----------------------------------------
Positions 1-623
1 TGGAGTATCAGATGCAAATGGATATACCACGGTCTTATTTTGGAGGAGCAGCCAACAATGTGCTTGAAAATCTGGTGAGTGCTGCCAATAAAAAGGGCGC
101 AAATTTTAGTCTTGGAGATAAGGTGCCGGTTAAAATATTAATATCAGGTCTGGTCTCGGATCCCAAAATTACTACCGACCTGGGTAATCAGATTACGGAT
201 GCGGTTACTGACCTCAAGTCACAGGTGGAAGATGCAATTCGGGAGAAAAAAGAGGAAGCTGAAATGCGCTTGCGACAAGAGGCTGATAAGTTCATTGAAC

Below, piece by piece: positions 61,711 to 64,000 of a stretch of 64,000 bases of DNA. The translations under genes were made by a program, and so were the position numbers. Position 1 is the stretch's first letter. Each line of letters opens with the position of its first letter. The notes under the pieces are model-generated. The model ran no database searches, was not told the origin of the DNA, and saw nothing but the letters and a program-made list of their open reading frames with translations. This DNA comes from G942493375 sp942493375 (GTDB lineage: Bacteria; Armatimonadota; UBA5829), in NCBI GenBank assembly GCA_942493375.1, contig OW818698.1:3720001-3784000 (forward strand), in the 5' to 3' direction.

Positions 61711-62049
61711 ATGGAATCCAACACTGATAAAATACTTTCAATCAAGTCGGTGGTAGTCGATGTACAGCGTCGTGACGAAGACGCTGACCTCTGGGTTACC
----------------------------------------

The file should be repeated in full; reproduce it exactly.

Positions 1-623
1 TGGAGTATCAGATGCAAATGGATATACCACGGTCTTATTTTGGAGGAGCAGCCAACAATGTGCTTGAAAATCTGGTGAGTGCTGCCAATAAAAAGGGCGC
101 AAATTTTAGTCTTGGAGATAAGGTGCCGGTTAAAATATTAATATCAGGTCTGGTCTCGGATCCCAAAATTACTACCGACCTGGGTAATCAGATTACGGAT
201 GCGGTTACTGACCTCAAGTCACAGGTGGAAGATGCAATTCGGGAGAAAAAAGAGGAAGCTGAAATGCGCTTGCGACAAGAGGCTGATAAGTTCATTGAAC

Below, piece by piece: positions 61,711 to 64,000 of a stretch of 64,000 bases of DNA. The translations under genes were made by a program, and so were the position numbers. Position 1 is the stretch's first letter. Each line of letters opens with the position of its first letter. The notes under the pieces are model-generated. The model ran no database searches, was not told the origin of the DNA, and saw nothing but the letters and a program-made list of their open reading frames with translations. This DNA comes from G942493375 sp942493375 (GTDB lineage: Bacteria; Armatimonadota; UBA5829), in NCBI GenBank assembly GCA_942493375.1, contig OW818698.1:3720001-3784000 (forward strand), in the 5' to 3' direction.

Positions 61711-62049
61711 ATGGAATCCAACACTGATAAAATACTTTCAATCAAGTCGGTGGTAGTCGATGTACAGCGTCGTGACGAAGACGCTGACCTCTGGGTTACC